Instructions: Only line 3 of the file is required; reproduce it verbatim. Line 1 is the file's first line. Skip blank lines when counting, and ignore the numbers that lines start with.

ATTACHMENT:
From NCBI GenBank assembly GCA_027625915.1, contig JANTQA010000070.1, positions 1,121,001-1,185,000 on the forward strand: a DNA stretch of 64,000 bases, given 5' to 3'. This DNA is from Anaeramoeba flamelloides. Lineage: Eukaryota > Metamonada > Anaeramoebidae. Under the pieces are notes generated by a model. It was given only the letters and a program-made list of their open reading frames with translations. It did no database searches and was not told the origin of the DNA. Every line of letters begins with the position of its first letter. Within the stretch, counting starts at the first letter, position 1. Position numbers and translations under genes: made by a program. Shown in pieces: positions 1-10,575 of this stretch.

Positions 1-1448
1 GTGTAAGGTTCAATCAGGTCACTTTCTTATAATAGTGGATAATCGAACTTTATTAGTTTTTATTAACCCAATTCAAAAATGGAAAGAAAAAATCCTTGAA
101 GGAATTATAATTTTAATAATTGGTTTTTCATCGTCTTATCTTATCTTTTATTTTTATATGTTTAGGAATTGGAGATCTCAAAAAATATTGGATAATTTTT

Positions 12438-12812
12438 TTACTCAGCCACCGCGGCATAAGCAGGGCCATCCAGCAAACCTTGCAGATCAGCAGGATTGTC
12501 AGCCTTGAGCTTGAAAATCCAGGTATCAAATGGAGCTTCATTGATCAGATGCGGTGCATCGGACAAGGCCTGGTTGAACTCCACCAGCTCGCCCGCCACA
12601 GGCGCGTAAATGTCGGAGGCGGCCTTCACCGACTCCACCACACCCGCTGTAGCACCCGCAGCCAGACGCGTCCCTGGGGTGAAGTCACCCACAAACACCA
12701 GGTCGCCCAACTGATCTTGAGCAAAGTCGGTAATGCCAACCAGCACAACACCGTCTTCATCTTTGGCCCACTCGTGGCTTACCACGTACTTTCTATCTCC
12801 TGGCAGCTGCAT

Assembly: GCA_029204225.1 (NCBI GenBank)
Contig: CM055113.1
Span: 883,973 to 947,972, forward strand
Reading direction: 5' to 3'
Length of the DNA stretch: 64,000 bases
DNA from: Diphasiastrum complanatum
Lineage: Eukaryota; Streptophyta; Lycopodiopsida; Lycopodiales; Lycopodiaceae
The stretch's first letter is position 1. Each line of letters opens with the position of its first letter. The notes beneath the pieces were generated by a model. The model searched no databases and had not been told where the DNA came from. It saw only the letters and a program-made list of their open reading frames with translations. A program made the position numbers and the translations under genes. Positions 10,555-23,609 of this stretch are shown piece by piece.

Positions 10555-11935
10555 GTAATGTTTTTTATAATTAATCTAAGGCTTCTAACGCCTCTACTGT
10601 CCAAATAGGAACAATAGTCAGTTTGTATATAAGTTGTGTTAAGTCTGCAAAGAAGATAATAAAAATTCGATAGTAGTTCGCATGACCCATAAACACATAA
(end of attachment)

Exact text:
1 GTGTAAGGTTCAATCAGGTCACTTTCTTATAATAGTGGATAATCGAACTTTATTAGTTTTTATTAACCCAATTCAAAAATGGAAAGAAAAAATCCTTGAA